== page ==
Also, I get observed too. It’s stressful, but if I’m holding schools to account, then I need to be held to account too.

  3. Pingback: Out of their sight, going out of our minds | A little brainless yang
  4. I would like Ofsted to recognise that excessive workload, nightmare bureaucracy and lack of discipline is undermining the quality of education in our state schools.

    Head teachers are not allowed to exclude disruptive pupils with the result that these children spoil the education of the law-abiding majority.

    It is high time that Ofsted came to grips with a few classroom realities.

  5. This is a great list to print and follow. I’ve learned that leaders need to be courageous enough to go against the crowd and make decisions what is sometimes really difficult. I know that this is one of my weaknesses so I’m constantly working on it… Sometimes it still makes me feel uncomfortable when I have to speak up or present but I know that these skills are essential so I’m continuing to educate myself in this area as well. The best thing I can do is to learn and adapt fast. And of course, it is good to surround yourself with the right people who are more experienced in these fields.

  6. Thanks for replying TeacherToolkit. I’m sure Mary is an outstanding person and this was not a personal attack by any means. Unfortunately, she is representing an organisation that is highly and widely disliked by the very profession it serves. It is this problem that makes this article so irrelevant. It would be wonderful if OFSTED represented these ideals but it far from does.

    Moreover, I’m sure there are some very respectable inspectors out there that feel proud of the role they hold but I would personally not like be tarred with the brush of being an OFSTED inspector in the first place. Ask a decent teacher, and there are plenty in comparison to OFSTED inspectors, about their experiences during an inspection and you will be regaled with tales of tears, fear, panic, anger, anxiety and frustration. You will hear of inspectors who are rude, arrogant, brash, unnecessarily harsh and verging on just being plain cruel. Stories of incoherence and unfairness, bias or worse; predefined agendas regardless of the standard of pedagogical practice. These stories will repeat themselves over and over across every school in the country and they far outweigh any positives. Noone, in any profession, deserves to be treated the way OFSTED treats teachers. OFSTED’s reputation is damaged beyond recovery, but heaven forbid anyone who dares speak out against them – so we keep on plodding along to their ridiculous ideologies.

    I don’t know much about SLT’s being trained to inspect or find much information about it online, so I can’t comment much. Will they be inspecting internally or externally? Is it in the local community or further afield?
    If school judgments and observation are arbitrary and open to invalid and unreliable views, then why do they take place? How are they relevant? Any effort that a teacher puts into making their school look good is a complete waste of time and effort at the cost of our emotional stability.

    If OFSTED are keen to listen, why aren’t they? If they want to remove gradings and/or observation, why are they turning up without notice at 8am with no predictable timetable? This is the most damaging thing I can think that has been done to the morale of the teaching community. Teachers are terrified. More and more excellent teachers are leaving faster than ever and still OFSTED press on with doing as much damage as they can. After my school’s last inspection, rated as ‘good’, I don’t feel motivated or encouraged. I feel disheartened and damaged. Personally, I am so terrified of our next inspection and the feelings the cohort were left with, especially now they’re random, I can fully see myself walking out the door and not looking back as they walk in.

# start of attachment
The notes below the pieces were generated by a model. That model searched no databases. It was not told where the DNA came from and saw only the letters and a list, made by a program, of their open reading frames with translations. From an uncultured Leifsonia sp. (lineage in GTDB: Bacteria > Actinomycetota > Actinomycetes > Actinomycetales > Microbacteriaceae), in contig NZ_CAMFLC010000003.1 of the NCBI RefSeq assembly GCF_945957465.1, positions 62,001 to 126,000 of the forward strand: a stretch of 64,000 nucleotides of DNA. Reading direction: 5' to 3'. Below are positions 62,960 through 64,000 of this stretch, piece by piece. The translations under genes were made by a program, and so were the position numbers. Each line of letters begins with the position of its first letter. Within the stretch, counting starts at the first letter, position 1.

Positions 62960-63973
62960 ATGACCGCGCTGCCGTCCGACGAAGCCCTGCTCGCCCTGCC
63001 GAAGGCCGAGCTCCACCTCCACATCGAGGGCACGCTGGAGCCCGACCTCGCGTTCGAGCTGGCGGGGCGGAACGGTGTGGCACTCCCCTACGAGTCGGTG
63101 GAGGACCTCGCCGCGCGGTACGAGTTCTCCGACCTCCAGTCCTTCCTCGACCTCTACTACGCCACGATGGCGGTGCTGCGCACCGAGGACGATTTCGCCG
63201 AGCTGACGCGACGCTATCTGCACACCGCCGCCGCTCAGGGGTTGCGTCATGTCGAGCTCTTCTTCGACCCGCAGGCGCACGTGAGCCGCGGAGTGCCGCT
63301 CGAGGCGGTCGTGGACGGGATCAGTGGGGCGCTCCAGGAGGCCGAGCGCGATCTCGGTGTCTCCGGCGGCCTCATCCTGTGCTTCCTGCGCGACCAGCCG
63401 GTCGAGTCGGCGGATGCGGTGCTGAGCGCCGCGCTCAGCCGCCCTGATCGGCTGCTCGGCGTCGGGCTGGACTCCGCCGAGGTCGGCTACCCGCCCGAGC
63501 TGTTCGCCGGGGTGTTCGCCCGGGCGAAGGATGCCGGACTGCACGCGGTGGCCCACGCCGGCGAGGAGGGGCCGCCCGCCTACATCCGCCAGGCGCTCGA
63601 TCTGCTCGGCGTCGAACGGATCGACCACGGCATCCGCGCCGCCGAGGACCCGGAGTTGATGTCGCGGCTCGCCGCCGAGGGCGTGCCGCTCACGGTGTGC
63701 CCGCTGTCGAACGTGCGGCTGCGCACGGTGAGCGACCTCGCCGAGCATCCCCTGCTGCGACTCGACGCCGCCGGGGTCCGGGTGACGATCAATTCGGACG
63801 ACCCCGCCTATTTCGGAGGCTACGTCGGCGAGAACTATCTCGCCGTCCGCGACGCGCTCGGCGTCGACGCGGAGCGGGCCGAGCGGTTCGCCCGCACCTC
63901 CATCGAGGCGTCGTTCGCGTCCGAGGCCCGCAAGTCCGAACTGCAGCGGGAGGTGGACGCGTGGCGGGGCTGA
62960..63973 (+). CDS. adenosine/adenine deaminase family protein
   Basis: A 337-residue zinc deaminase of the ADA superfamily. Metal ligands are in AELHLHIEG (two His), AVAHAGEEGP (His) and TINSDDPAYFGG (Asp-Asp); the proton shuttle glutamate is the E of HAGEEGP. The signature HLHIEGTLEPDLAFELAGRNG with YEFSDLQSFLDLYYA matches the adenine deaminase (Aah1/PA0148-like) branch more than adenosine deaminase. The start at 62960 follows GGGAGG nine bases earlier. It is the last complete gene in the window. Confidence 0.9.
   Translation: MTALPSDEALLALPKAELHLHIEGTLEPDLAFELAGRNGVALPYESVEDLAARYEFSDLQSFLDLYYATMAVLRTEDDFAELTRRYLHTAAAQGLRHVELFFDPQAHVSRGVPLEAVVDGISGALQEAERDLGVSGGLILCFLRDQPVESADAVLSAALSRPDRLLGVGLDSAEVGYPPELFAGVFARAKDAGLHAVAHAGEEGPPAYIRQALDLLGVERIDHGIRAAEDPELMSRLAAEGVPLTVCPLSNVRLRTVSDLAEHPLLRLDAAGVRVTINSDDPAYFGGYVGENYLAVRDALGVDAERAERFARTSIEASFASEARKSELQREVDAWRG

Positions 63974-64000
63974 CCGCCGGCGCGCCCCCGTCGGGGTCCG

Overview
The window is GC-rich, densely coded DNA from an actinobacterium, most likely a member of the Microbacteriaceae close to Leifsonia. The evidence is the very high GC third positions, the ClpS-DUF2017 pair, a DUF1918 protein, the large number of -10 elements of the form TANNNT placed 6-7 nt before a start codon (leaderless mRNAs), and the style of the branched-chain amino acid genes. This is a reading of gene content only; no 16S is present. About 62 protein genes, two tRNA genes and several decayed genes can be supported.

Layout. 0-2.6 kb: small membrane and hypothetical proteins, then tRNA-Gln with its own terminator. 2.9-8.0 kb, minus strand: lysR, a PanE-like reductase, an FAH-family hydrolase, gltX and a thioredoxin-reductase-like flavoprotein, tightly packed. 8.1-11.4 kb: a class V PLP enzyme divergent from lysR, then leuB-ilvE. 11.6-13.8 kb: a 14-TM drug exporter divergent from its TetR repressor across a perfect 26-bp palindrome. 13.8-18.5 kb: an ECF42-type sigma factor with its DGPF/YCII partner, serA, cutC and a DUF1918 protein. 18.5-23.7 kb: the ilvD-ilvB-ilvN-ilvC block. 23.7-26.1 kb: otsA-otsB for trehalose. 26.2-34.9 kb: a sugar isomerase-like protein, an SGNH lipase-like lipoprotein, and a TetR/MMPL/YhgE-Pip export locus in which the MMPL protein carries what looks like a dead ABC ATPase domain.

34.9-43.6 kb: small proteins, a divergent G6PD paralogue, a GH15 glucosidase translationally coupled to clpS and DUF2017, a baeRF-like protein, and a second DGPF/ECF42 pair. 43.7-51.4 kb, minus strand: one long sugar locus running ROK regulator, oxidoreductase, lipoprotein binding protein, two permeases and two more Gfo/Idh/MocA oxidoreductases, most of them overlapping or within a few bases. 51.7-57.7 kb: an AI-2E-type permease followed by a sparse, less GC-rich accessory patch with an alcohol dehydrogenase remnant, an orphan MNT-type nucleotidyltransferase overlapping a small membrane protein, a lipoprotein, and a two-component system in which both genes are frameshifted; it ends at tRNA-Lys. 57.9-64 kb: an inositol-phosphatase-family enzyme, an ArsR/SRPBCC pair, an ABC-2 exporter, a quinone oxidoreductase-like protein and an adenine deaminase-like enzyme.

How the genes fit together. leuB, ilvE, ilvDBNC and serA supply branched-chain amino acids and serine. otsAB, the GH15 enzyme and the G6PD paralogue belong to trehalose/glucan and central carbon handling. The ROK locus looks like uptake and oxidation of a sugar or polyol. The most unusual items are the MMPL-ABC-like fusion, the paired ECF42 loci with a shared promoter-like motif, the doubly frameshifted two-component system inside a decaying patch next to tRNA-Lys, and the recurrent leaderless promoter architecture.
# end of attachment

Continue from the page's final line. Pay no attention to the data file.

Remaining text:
Thanks for replying Mary. I would like to bring up your comment ‘We are all human beings first and professionals second and I haven’t met anyone who sets out to do a bad job’. I highly suspect anyone who is doing a bad job (intentionally or not) makes it very obvious. Moreover, however, on our last inspection our chief inspector came into our staff room on the first morning and was lovely. A human! Truly put us at rest by cracking a few jokes and telling us to make it obvious where good practice is; put a pile of books out and a copy of the lesson plan etc and to especially let him know if he was heading towards a child who is mute or wouldn’t respond to him. In lesson however, he was different beast. When he came into my classroom, I welcomed him, pointed him to a seat with a generous selection of books on and a copy of the lesson plan. At which point he huffed, turned to the chair, snatched up the lesson plan, ignored the books and charged, within inches of me while I was teaching, to a mute I had in my class. I went over and let him know that he probably wouldn’t get a response from this child and he huffed at me again and turned to another child as though it was a massive inconvenience. Smooth.
    I would also like to highlight where you said ‘I also ask the school to tell me if we are getting something wrong and also to let us know if there is anything we might miss as we are only there for two days.’ In regards to your first point, the school and its staff are too scared to truly speak out. As kind as that gesture is, it’s an empty one. In reference to your second point, as explained above when I mentioned the pile of books with excellent examples of my outstanding marking, they were disregarded. Telling staff to show you where good practice is is great, but only if this is followed up with actually looking where they show you.

    Finally, I want to point out your final comment ‘Also, I get observed too. It’s stressful, but if I’m holding schools to account, then I need to be held to account too.’ While I appreciate you telling me this as I wasn’t aware of it, I’m not sure how this is meant to settle teachers’ minds. I have little doubt that you will pander to your inspectors to get through just as much as teachers are forced to pander to OFSTED.

  7. Despite being relatively ‘new’ to the profession, it’s easy to spot those who are/will be good leaders and this list ticks the boxes of everything I’ve seen in such individuals. As an aspiring future leader, this is going on the wall to remind me along the way; like to think I have a few of them already!

    Thank you for the post!